Make sure the cookie dough is well chilled, then place the templates on top of the dough. Cut out dough shapes using a small paring knife or a kitchen dedicated X-acto knife.  

    Keyword american buttercream, confetti cake, confetti sprinkles, decorated sugar cookies, funfetti cake, Halloween cake, Halloween confetti cake, haunted house cake, Haunted Village Cake, royal icing, spider sprinkles, sprinke cake, sugar cookies

    You may also enjoy: LEGGI TUTTO

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    Baking School In-Depth: Pan de Muerto

    Every year in Mexico during or Day of the Dead, the country enlivens with vivid color and festive flourish as people dress in vibrant costumes, embellish their hair with flowers, and paint their faces to resemble smiling skeletons. They gather for dancing and parades in town plazas and bake a bread that has become one […] LEGGI TUTTO

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    Throw a Glam Halloween Party with Spooky Sweets and Treats

    Dazzle your guests with a Glam Halloween Party filled with dramatic décor and a spooky menu. An edible spider web croquembouche serves as an eerie table centerpiece. A coffin-shaped charcuterie board overflows with much to savor. Witchy cookie favors are a take home treat that will ensure the magic continues long after the party is over!

    Earlier this year, my friends at invited me to craft a Glam Halloween Party for their lifestyle and entertainment section, complete with festive food, décor, and more! Well. I guess you already know – I couldn’t say yes fast enough! Just thinking about all the goth and glam made my brain light up, and I couldn’t wait to dive in. We spent a big chunk of August giving one end of the workshop a makeover with all the haunted mansion vibes we could find.
    There is much inspiration, and many recipes to explore, along with crafting articles and free printables. Which I’ll link individually in this post. However, I urge you to view the entire slide show right here on There are many more links in the gallery captions to all kinds of Halloween party ideas, costumes – the works!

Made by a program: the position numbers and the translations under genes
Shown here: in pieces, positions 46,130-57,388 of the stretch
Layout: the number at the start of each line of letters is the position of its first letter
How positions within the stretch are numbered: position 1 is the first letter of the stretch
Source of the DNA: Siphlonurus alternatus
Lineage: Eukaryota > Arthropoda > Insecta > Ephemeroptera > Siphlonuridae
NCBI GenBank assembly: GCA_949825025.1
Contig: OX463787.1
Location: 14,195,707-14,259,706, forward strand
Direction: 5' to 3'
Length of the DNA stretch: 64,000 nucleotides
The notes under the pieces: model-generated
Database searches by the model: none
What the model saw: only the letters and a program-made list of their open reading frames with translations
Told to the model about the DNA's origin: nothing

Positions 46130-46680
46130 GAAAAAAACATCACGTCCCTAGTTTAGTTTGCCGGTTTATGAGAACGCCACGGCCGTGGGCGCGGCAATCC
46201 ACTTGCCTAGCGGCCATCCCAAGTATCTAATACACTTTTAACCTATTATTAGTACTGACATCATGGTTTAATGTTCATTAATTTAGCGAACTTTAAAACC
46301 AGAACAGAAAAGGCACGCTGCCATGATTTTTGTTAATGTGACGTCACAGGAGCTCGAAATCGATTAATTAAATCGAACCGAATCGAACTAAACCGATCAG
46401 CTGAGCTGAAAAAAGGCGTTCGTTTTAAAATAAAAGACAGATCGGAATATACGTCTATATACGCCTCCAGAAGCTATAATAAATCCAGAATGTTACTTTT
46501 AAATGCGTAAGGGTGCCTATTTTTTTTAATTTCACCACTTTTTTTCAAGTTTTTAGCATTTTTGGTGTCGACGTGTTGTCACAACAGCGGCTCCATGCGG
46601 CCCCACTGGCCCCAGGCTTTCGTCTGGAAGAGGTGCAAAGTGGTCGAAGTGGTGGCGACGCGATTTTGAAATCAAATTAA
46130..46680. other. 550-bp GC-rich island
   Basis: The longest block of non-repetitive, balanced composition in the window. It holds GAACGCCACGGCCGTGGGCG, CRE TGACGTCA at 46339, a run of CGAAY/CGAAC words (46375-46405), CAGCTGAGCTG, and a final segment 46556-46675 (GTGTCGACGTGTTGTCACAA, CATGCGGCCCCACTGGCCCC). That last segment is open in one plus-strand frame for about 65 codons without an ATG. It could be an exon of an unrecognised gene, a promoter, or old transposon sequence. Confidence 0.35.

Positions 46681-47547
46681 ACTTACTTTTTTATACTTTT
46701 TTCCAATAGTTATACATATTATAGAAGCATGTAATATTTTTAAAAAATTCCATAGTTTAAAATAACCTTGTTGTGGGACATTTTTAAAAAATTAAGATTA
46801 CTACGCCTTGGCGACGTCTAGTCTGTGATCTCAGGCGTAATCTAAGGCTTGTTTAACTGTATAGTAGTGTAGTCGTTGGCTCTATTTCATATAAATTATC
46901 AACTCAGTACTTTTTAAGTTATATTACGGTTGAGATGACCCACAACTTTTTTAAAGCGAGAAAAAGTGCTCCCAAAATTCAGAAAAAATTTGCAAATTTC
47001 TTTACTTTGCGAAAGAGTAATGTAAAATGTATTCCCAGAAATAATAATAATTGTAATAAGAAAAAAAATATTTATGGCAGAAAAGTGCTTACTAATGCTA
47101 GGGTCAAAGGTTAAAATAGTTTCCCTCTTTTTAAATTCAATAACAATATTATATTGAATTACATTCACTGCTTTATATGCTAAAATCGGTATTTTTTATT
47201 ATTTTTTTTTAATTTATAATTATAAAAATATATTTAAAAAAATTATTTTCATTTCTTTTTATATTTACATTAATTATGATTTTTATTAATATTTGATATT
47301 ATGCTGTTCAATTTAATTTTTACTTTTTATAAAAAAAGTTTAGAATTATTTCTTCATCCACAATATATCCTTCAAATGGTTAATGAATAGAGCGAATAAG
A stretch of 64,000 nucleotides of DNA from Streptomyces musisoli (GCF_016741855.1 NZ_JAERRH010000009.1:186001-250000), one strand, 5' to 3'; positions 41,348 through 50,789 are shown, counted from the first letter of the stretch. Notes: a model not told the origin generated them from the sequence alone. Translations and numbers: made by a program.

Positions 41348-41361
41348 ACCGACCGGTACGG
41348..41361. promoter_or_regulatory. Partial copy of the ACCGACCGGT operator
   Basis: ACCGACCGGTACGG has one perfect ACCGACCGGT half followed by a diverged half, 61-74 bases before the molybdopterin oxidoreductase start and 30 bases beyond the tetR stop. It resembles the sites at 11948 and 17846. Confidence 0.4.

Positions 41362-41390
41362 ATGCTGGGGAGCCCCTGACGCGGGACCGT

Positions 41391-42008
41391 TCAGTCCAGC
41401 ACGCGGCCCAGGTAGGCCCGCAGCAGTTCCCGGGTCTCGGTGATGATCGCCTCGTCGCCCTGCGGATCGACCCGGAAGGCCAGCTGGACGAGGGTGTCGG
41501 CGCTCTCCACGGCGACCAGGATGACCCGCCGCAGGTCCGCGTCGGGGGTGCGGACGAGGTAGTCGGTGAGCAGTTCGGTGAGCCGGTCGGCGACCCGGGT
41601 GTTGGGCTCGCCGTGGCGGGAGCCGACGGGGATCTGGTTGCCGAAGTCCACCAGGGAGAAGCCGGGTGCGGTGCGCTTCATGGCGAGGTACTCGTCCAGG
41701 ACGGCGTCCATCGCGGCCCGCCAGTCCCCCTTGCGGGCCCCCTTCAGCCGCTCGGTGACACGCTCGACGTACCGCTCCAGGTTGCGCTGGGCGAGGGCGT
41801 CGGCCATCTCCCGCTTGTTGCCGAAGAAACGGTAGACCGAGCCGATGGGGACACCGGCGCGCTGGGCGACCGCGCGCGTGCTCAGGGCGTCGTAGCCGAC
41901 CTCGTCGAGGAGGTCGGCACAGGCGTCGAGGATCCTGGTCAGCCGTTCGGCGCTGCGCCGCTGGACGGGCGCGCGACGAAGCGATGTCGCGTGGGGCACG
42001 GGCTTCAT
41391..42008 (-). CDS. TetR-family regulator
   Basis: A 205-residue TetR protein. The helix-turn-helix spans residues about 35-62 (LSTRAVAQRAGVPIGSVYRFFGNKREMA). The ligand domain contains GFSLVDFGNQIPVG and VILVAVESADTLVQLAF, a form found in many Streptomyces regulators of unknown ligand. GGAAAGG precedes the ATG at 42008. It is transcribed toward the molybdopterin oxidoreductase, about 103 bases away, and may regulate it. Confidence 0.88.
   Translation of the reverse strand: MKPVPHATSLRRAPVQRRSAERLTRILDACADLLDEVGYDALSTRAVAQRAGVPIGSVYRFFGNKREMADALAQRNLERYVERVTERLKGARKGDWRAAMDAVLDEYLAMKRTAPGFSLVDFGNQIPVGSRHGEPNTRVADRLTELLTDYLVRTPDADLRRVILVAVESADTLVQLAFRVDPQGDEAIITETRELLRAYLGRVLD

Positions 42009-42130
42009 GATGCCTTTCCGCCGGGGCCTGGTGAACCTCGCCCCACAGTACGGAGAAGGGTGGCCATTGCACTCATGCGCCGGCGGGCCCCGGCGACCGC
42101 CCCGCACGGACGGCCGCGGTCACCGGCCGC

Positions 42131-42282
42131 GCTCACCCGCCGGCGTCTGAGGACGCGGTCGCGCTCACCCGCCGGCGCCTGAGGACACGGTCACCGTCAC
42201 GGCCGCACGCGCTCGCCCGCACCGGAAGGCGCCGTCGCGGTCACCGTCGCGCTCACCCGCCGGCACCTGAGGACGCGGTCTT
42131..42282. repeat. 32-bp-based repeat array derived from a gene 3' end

The tablescape.
    No doubt about it, I’m a more is more kind of gal. So we absolutely layered this table with velvety and gilded textures, along with some pretty dramatic florals and glittering details. You can read more in the slideshow captions about where we sourced our tableware and décor – on a budget!

    A spider-infested centerpiece.
    Classic croquembouche makes a commanding centerpiece, so I decided to give this French confection a spooky makeover. It’s also a shortcut recipe that uses store-bought profiteroles from the freezer section at the grocery store. Get the recipe for Spiderweb Croquembouche RIGHT HERE.

    Halloween place card holders.
    These Skeleton Hand Place Card Holders were SO FUN to craft using foam pumpkins and skeletal swizzle sticks. They’re not hard to make and there’s a free editable template for the black floral place cards. You can find that tutorial on RIGHT HERE.

    Sparkling sweets.
    I made these Tipsy, Glitzy Chocolate-Covered Strawberries for a New Year’s treat for many years ago. But I felt they’d work perfectly as a gilded treat for this party! So here they are again. Get the recipe for Chocolate-Covered Strawberries and Champagne RIGHT HERE.